Wednesday, January 25, 2012

How I edit a book

The editing process

I have a long editing process to make my books as good as they can be. It takes four to five months after the first draft before my books are ready to publish. I'm going to share the steps I take.

First I'd like to say that a professional editor is vital for any author. Two is even better, one for content and one for copy editing. However, that costs thousands of dollars for a full length novel and I simply don't have that kind of money. I've heard that I should make it happen anyway, but I'm busy making food and shelter happen for my family, so I do my very best to wear the hat of an editor. If I am able to earn enough income off my books, I'll begin contracting the job.

Editing is a long, difficult process that requires intense focus. The one thing I have going for me is an excellent work ethic and the ability to focus to the exclusion of everything else, which is wonderful up to the point where my wife and children want my attention.




Here is the step by step process I take to edit my novels.

Step 1: Color editing

In color editing, I go through the story and look at each scene. I make certain that the five senses are represented: sight, sound, smell, touch and taste in that order of importance. I also look to see if there's any place I can add a gesture or make the scene more vivid. Another thing I keep my eye open for is opportunities to insert a touch of humor.

I want the reader to be able to see the people their reading about. I want them to feel the location and hear the noise around them. It takes small clues and then the reader fills in the rest. Adding the weather and seasons is a vital key to creating the atmosphere as well.

This step takes me about 60-80 hours to complete for a 100,000 word novel.

Step 2: Copy editing - round one

This is where I thoroughly comb through every word of the manuscript to ensure it is correct. Not only do I try to make certain the words and punctuation are correct, I analyze it within the sentence and then analyze how that sentence fits with the ones before and after it and then how each sentence fits within the paragraph and how the paragraphs fit with each other.

In a 100,000 word novel there will be many thousands of corrections in this round and it takes about 80-100 hours of work.

Step 3: Beta readers and two month break

I haven't had beta readers through every book, but I do have one dedicated one now. I give the book to her and she makes numerous suggestions. She's wonderful. :)

I also set aside the book and refuse to look at it for those two months. It gives the manuscript time to fade from my mind enough that I'm able to look at it again with new eyes. I usually try to make the cover at this point too.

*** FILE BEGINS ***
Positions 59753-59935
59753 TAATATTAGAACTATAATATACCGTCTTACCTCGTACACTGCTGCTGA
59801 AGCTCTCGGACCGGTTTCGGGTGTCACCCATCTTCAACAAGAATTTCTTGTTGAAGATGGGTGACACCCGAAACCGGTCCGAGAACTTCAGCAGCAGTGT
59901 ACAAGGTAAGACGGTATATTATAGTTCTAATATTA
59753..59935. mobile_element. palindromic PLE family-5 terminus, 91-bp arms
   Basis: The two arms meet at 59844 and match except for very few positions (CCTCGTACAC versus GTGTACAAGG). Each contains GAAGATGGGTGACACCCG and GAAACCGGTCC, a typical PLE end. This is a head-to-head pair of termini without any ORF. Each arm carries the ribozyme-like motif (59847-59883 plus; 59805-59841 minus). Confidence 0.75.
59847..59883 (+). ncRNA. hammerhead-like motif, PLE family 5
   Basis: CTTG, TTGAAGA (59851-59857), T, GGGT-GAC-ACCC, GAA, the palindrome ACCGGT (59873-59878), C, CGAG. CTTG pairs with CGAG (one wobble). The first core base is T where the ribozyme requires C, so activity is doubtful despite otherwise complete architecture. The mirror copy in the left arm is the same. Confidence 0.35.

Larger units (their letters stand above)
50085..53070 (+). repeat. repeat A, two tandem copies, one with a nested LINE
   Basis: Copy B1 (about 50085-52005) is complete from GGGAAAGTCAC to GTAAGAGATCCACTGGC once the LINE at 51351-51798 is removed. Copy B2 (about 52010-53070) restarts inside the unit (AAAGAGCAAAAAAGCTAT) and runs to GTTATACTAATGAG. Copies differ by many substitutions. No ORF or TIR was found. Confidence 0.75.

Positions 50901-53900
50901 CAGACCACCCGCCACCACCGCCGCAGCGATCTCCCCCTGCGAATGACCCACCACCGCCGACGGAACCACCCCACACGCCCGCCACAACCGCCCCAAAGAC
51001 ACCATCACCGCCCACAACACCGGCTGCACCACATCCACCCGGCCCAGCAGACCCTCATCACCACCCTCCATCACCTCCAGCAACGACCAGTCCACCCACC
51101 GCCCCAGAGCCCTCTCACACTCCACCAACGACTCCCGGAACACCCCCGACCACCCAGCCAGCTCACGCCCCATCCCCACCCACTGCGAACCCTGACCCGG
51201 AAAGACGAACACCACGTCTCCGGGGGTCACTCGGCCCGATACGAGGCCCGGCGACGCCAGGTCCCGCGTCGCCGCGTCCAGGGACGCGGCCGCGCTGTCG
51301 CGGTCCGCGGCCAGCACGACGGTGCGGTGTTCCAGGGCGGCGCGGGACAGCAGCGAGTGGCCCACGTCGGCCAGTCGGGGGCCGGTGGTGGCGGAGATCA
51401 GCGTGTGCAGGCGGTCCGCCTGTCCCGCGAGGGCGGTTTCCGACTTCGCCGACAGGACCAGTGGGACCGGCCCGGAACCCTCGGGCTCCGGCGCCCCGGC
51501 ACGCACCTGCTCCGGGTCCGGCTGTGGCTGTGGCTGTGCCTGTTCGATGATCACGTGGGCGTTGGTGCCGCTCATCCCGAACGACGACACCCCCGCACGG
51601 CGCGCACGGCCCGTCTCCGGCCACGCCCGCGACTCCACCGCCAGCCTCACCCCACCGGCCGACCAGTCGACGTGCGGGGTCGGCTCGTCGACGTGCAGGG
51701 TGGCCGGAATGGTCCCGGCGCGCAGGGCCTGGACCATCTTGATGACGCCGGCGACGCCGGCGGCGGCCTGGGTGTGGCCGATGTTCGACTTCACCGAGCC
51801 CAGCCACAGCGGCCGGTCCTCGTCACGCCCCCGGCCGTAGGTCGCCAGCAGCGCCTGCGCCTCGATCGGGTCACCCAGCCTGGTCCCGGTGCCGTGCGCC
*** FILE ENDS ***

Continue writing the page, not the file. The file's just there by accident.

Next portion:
Step 4: Add the corrections the beta reader makes.

This usually takes about 20-30 hours of work and there are hundreds or even thousands of corrections to make.

Step 5: Copy editing - round two

This is exactly the same as the edit in round one. Even with all that's come before, there will still be around a thousand corrections. It will become slightly more refined to make certain the words flow smoothly too. Due to the need to focus on every word, including the ones that aren't there, it takes around 60-80 hours.

Step 6: Final read-through

I print the manuscript out and read the entire story to be certain that everything makes sense and that it reads well. Here, I'll find a couple of inconsistencies or instances where I say the same things twice. There will be a couple of typos and missing or extra words that I find too. I have a bad habit of missing quotations on dialogue at the end of a paragraph and try to catch that here.

This takes about 20 hours to read and make the corrections.

The finished product

It is difficult for a writer to wear an editor's hat, so I work very hard to separate the jobs. There will still be a few typos that have escaped my diligence at this point, but I hope that if anyone finds them that they'll tell me so I can correct them. Even if they don't, I'm still happy with what I've accomplished. By this point, I'm confident that I'm putting out a quality, valuable product.


All my best,

John H. Carroll

2 comments:

Anonymous said...

Thank you for your steps! I have been considering becoming a book editor because I love to read, but my imagination doesn't extend as far as creating a story. I really admire how you can wear the mask of each person that it takes to make a book complete:) I wish you much success with your books.

John H. Carroll said...

You're welcome. :)

There is definitely a need for more book editors. I wish you the best fortune.

Thank you and all my best. :)

John H. Carroll